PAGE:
- Try not to make impulsive purchases based on targeted adverts online or on social media. Wait until the next day and see if the item still seems essential before buying; and
- Oxford has some great charity shops and markets, where you can often find second-hand clothes and other items for much lower prices than if they were brand new. As a bonus, buying used items is also more sustainable.
If you find yourself struggling with your finances, or your circumstances change and you are no longer able to afford all of your outgoings once enrolled at Oxford, please see our Hardship funding pages for further advice. Oxford SU also offer an independent student advice service that can help.
Be alert to scams and potential fraud - do not make any payments
You should always be extra vigilant when being asked to disclose any personal or financial information and should only ever share information with trusted sources, in a secure manner. You should never make an additional payment on the phone or disclose personal details. A legitimate organisation (UK or overseas) will always allow you time to seek advice before you respond. Fraudsters are known to take advantage of new students at the start of term and particularly if English is not your first language. Their techniques may be quite sophisticated and they may already have personal information about you, or the contact details they provide may appear genuine.
Common examples of fraudulent activity can be emails, text messages or phone calls suggesting you are due a tax refund, or have not made a payment for a visa matter or your loan or scholarship payment is delayed. Check the details of the sender carefully and be wary of any approach made unexpectedly. Large organisations such as HMRC will often have fraud alerts listed on their webpages as an additional check.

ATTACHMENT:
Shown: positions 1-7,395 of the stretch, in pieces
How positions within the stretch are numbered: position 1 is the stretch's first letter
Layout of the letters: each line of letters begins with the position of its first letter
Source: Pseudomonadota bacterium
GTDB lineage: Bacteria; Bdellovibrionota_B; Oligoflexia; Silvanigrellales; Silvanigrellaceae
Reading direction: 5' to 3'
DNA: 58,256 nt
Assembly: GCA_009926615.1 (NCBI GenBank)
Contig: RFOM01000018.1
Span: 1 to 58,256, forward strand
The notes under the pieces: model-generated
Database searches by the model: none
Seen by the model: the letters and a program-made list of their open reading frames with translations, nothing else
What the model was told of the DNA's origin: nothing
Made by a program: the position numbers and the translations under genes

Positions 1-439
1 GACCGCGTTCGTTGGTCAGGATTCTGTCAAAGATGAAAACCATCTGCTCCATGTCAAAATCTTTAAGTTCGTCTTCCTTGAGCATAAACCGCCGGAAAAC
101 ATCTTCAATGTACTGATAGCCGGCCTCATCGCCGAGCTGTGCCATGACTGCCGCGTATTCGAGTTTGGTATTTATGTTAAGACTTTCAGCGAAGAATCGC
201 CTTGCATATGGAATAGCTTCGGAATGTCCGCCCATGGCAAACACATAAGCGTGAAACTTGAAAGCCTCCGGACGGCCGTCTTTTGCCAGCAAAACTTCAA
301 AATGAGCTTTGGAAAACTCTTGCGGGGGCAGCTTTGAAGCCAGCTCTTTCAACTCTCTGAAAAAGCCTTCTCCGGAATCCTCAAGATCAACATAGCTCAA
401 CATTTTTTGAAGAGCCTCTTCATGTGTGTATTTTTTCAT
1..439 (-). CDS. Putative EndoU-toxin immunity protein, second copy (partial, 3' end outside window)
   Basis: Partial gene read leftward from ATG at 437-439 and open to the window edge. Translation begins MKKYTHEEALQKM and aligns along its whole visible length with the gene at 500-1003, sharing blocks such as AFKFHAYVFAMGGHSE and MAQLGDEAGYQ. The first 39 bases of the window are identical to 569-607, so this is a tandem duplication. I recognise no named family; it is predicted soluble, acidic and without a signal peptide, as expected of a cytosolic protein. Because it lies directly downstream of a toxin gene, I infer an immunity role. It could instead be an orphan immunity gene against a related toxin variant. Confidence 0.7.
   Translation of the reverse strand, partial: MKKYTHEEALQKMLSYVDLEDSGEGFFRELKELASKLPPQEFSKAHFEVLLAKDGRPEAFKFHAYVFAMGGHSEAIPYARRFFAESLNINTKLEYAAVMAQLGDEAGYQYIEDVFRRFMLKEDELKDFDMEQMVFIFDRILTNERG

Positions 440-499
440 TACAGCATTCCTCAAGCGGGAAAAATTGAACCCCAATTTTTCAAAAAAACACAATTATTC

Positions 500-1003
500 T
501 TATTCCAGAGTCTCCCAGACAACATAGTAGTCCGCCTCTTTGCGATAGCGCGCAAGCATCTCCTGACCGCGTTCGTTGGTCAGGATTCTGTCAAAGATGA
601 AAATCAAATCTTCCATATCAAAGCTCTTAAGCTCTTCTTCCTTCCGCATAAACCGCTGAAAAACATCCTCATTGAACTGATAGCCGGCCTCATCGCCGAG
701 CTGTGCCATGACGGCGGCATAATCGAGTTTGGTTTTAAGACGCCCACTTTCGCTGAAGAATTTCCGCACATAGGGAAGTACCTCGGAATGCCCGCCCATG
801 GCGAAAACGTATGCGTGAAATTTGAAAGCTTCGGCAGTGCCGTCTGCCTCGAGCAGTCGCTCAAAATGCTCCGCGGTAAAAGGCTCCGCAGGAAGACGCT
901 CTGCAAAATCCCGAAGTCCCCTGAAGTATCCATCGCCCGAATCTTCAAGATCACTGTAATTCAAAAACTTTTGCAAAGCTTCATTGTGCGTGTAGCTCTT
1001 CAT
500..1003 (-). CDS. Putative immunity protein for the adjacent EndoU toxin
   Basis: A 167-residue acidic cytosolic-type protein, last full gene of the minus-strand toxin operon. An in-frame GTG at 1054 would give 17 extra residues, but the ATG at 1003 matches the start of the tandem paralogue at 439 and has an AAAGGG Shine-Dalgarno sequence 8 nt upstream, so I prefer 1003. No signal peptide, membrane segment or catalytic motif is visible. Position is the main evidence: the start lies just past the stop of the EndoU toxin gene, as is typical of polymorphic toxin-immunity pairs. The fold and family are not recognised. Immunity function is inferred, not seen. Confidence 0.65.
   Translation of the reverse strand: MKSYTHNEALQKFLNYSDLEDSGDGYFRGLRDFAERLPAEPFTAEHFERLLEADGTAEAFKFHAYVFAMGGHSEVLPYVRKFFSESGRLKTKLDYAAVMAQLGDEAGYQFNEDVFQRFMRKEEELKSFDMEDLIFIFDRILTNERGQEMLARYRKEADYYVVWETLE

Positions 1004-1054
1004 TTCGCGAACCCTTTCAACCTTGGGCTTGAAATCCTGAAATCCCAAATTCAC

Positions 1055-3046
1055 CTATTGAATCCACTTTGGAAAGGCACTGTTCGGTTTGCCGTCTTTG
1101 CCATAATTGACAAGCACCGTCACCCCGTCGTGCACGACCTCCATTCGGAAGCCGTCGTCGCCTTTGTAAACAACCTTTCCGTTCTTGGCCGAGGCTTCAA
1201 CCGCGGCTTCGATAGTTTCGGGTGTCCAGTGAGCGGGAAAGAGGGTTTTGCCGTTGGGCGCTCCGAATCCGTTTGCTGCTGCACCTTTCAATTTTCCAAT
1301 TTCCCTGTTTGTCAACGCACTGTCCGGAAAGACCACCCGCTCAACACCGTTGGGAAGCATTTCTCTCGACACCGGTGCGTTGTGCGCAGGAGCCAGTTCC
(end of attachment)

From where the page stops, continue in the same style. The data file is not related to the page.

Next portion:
Do not feel pressurised by an immediate deadline, for what may be a scam which could include a request for payment, a request to disclose personal details, or a false accusation that you have committed a crime or broken a regulation. You must end the conversation immediately and seek advice either from your college, department or the relevant central team at the University. You can contact them with the email subject title ‘potential fraud’ to gain their immediate attention. For visa or immigration matters contact email@example.com, for fees or loans contact firstname.lastname@example.org and for any other matters, approach your college.
Fraudsters may be looking to obtain your personal details to steal information and potentially take money from you, this is known as phishing. For further guidance on avoiding phishing scams, you can also visit the University’s Information security webpages. Students in receipt of UK Government support who are concerned about being targeted by phishing scams can also access specific advice from the Student Loans Company on their webpages.
Alternatively, fraudsters may ask you to receive money into your bank account and transfer it into another account, keeping some of the cash for yourself. If you let this happen, this is classed as money laundering which is a crime. The Financial Fraud Action UK website offers further guidance on how to avoid unwittingly becoming involved in 'money mule' scams.